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Kmart's Financing Request Approved in Bankruptcy Court

CHICAGO - A bankruptcy court approved $2 billion Wednesday in new financing for Kmart Corp., plus up to $150 million in bonuses to encourage key employees to stay with the company, The Associated Press reports.

Judge Susan Pierson Sonderby rejected an effort to sidetrack the bonus program by the Union of Needle Trades, Industrial and Textile Workers, a Manhattan-based group that represents 3,000 Kmart distribution-center employees.

The $150 million is the ceiling for bonuses Kmart can pay to vice presidents, middle managers and pharmacists the company considers essential, the AP reports.

Union attorney William Widmer argued that the company does not need more than 9,000 employees to ensure Kmart's longevity. He said those likely to get the money were to blame for the company's woes.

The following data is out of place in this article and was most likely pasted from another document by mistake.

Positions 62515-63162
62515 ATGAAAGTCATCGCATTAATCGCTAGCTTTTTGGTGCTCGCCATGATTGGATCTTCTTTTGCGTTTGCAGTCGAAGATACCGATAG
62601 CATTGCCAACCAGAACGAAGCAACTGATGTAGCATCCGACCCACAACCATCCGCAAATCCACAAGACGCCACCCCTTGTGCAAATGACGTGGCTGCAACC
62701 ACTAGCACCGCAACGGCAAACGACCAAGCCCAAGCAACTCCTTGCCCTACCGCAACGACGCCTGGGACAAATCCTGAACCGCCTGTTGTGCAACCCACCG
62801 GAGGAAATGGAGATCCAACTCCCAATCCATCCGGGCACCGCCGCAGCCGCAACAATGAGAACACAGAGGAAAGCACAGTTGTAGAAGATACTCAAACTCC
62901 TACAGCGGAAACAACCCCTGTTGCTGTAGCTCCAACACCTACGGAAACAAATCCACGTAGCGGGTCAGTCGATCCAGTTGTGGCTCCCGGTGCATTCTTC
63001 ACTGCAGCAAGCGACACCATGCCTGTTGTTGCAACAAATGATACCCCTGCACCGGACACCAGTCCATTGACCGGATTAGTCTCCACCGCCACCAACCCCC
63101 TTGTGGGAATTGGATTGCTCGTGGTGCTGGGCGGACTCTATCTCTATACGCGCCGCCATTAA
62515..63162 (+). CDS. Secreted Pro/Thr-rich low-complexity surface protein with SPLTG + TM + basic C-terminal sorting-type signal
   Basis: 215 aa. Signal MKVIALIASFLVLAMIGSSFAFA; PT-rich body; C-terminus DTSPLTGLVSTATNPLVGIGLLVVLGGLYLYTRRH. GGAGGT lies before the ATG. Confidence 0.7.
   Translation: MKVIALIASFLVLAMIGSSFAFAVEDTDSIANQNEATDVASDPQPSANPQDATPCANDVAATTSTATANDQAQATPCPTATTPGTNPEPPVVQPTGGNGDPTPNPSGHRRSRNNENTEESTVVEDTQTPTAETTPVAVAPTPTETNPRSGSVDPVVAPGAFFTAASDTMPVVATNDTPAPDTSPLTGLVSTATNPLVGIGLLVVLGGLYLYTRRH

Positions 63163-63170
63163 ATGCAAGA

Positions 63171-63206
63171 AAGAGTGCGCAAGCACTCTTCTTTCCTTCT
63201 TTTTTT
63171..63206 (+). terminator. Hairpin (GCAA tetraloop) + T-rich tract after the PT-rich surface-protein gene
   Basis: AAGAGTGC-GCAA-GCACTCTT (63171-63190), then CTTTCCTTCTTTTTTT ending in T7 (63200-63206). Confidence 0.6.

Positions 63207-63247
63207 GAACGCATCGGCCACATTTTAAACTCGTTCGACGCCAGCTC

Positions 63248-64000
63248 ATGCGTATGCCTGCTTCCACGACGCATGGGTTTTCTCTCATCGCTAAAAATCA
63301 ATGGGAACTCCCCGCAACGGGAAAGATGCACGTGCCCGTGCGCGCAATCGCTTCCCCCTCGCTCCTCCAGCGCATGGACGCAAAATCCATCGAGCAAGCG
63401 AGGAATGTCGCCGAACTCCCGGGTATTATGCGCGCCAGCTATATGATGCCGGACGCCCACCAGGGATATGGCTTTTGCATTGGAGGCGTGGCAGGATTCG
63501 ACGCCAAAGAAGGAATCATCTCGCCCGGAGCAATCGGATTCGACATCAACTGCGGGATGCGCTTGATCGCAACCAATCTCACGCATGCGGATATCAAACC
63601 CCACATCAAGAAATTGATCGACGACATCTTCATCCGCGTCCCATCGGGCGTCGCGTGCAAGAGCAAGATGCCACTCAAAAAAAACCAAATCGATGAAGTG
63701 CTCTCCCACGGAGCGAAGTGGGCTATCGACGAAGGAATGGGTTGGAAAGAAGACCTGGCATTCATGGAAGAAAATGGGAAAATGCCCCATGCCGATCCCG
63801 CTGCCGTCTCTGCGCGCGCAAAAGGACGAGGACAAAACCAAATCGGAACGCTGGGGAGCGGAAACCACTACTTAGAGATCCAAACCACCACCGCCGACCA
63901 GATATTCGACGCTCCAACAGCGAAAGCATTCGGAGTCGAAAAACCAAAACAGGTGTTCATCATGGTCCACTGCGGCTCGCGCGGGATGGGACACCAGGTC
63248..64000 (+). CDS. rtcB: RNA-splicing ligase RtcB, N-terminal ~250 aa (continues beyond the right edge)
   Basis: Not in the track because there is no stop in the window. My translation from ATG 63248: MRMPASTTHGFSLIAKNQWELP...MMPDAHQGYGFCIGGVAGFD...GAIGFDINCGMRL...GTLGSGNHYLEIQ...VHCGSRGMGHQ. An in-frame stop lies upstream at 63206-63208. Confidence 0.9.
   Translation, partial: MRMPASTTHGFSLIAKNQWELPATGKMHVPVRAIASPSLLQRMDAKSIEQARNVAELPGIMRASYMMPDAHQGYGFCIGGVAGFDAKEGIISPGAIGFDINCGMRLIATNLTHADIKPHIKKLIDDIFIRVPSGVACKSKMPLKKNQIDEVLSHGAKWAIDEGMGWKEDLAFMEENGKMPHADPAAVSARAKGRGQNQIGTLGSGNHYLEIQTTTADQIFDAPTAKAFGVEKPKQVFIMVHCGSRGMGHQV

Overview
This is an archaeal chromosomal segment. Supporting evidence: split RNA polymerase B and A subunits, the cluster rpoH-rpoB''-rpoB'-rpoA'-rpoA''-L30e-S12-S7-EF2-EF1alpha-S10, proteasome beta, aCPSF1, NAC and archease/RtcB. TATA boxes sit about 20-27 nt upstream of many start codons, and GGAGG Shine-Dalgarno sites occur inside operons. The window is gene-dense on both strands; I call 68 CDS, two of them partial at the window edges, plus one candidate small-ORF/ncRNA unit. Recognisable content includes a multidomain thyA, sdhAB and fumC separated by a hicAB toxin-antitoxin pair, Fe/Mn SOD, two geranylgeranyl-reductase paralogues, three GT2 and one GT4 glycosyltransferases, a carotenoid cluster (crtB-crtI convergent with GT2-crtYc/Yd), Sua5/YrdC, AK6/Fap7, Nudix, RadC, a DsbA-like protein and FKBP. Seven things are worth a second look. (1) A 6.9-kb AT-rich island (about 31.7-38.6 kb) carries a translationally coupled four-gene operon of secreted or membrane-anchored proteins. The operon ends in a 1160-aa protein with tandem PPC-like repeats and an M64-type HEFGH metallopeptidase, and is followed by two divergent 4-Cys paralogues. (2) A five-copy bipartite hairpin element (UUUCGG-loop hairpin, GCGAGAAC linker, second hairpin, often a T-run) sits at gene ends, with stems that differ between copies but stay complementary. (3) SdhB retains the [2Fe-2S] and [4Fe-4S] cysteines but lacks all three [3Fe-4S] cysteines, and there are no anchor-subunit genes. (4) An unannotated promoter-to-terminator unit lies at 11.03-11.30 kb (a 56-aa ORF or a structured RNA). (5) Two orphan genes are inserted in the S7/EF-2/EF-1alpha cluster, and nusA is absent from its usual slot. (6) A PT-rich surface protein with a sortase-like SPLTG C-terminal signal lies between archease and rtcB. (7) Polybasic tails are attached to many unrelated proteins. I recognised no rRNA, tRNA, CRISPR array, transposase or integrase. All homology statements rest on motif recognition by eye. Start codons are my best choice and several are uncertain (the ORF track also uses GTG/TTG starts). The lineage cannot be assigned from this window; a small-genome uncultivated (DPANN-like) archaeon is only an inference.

Kmart bankruptcy attorney John Butler said the employees were highly sought by other companies. He said he suspected that employees who objected were disgruntled because the money wouldn't go to them.

In other related news, the AP reports that some Kmart Corp. stockholders have filed a class-action lawsuit against chief executive Chuck Conaway on behalf of people who bought Kmart shares before the company's bankruptcy filing.

The suit, filed Wednesday by Rabin & Peckel LLP in U.S. District Court in Detroit, names Conaway rather than Kmart since the retailer is in Chapter 11 bankruptcy protection. It was filed on behalf of people and companies that bought Kmart common stock between May 17 and Jan. 22, the day the discount retailer filed for Chapter 11 bankruptcy protection.

Wednesday's suit follows a similar one filed Feb. 22 by Cauley Geller Bowman & Coates LLP. Ferry said that usually when one class-action suit is filed, others follow.
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